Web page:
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Before we get started, let’s just all agree that releasing Titanfall 2 the week between Battlefield 1 (which is quite good) and Call of Duty: Dumb Subtitle (which will sell regardless) was a terrible, horrible, no good, very bad idea. Such an awful idea that I kept expecting EA to last-minute delay Titanfall 2 to…pretty much any other month.
No such luck. Titanfall 2 releases as scheduled, in between two juggernaut shooters (one of which is also published by EA), and it’s a bad omen for a sequel to a game that’s world-renowned for rapidly losing its multiplayer audience the first time around.
So I am admittedly skeptical whether Titanfall 2 will have a multiplayer community in a few months. Respawn’s biggest ploy is that all upcoming maps and DLC will be free, and it’s admittedly enticing. But we’ll see.
With that bit of bookkeeping out of the way: Let’s talk specifics.
Titanfall 2 is still primarily a multiplayer game. Sure, there’s an actual campaign to play this time, but the game’s roots lie in the dual infantry-and-mech combat established by the first outing.
It survives relatively unscathed. Titanfall 2 is a spectacle in action, on-foot Pilots sprinting down alleyways and running up the sides of buildings while hulking Titans shoot oversized rockets and lasers at each other in the streets below. It’s a dynamic I loved in the original, and I’ve been happy to sink some hours into a sequel.
Some of the beta’s more egregious changes have been rolled back, too—particularly the method by which Titans spawn. Early in the beta, Titanfall 2 had it set up so that Titans were earned only through kills, greatly reducing their prevalence. Now it’s (as far as I can tell) some combination of kills and time, with raucous three-on-three Titan battles a common occurrence.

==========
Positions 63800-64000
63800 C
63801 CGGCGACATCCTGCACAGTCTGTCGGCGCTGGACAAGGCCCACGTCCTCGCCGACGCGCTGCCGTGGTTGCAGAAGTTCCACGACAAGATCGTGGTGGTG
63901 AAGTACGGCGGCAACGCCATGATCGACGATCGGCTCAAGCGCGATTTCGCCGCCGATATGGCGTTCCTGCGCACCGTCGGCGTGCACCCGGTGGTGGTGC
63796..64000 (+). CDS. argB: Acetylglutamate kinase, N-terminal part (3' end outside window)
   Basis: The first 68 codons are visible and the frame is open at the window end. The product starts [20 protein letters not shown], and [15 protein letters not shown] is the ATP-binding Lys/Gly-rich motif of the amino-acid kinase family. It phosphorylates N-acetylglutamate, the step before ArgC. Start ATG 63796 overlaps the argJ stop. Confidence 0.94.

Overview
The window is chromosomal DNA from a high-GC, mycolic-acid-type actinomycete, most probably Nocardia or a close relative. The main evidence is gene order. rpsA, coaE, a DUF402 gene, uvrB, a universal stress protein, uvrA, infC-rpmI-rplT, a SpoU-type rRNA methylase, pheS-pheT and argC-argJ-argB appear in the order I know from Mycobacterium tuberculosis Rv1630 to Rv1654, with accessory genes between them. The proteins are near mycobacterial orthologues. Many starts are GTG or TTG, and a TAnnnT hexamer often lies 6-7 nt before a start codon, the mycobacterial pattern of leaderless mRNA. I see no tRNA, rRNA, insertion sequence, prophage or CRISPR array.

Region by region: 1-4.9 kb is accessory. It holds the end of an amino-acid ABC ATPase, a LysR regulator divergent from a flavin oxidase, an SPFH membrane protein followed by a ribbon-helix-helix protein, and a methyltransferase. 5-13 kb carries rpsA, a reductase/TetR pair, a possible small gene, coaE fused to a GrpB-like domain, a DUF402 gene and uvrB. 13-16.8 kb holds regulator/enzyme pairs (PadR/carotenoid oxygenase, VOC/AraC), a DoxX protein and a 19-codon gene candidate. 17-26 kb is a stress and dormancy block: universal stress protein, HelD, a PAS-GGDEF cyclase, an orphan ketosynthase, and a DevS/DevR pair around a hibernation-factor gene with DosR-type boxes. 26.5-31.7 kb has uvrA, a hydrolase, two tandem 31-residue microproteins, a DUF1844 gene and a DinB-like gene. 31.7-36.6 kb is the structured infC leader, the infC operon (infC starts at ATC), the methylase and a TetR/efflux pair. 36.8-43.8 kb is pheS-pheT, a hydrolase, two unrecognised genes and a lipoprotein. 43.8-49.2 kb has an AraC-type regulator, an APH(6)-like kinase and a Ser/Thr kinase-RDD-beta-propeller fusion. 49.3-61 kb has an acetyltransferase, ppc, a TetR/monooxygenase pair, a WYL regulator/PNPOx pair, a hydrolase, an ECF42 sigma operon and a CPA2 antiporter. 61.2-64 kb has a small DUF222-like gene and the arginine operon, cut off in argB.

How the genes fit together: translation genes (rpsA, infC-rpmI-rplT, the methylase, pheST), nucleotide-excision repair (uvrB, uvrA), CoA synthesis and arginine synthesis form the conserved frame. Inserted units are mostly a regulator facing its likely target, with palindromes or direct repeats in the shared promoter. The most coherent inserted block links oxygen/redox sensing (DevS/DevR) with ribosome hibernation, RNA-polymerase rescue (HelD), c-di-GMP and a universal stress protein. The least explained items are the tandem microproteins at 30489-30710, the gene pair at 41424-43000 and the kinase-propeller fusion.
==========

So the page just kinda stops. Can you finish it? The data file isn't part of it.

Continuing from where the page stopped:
The other big complaint coming out of the beta was that Titans no longer have shields, and unfortunately this aspect survived through release. Instead of a rechargeable shield you can now steal batteries from enemy Titans and plug them into your own for a quick repair, but it’s a huge pain to pull off and has barely factored into my matches so far. Maybe when people get more accustomed to the game we’ll see more of it.
The immediate outcome of that design decision is that Titans feel altogether too fragile. Being outnumbered is an immediate death sentence, and unless teams coordinate their Titans (which will never happen in public matches) it means easy pickings for the enemy.
I’m having a decent time, regardless. I do appreciate how much Respawn bolstered the customization/load-out part of the game, as that was one of my main criticisms in the first. Titans now come in six varieties, including one that wields a sword and one that spews fire. Pilots have a similarly broad range of weapons, each with some sort of stupid gimmick to differentiate them. (The one that made me laugh hardest is a gun with horizontal recoil.) You can also change the color or pattern of just about everything, which adds to the “It’s mine” factor.
Oh, and instead of grenades you can equip flame-spewing shuriken. It’s absurd and amazing.
But at its core it’s Titanfall, for better and worse. The AI grunts in the default Attrition and Bounty Hunt modes are still dumb cannon fodder, there are too many modes with too few players, and the maps are lovely but feel sort of interchangeable after playing through them (except for the meat grinder that is Crash Site).
My biggest complaint is that the 12-person cap on most modes returns, making larger areas feel awkwardly empty. Like last time, I have to imagine the low player count is due to consoles, and again like last time I’m left wishing the PC version ramped to a more chaotic 16- or 20-player load. I firmly believe it would be more interesting, especially given how gigantic the maps are (to allow for Titan-on-Titan fights) and how much time you spend running back to the action as a lowly Pilot.
Enough about multiplayer. The biggest addition to Titanfall 2 is, as I mentioned earlier, an honest-to-goodness singleplayer campaign, drawing on Respawn’s ex-Infinity Ward DNA to create something that feels remarkably like mecha-Call of Duty. World-ending stakes, big explosions, no-time-to-chat as you blast your way through a bunch of linear environments.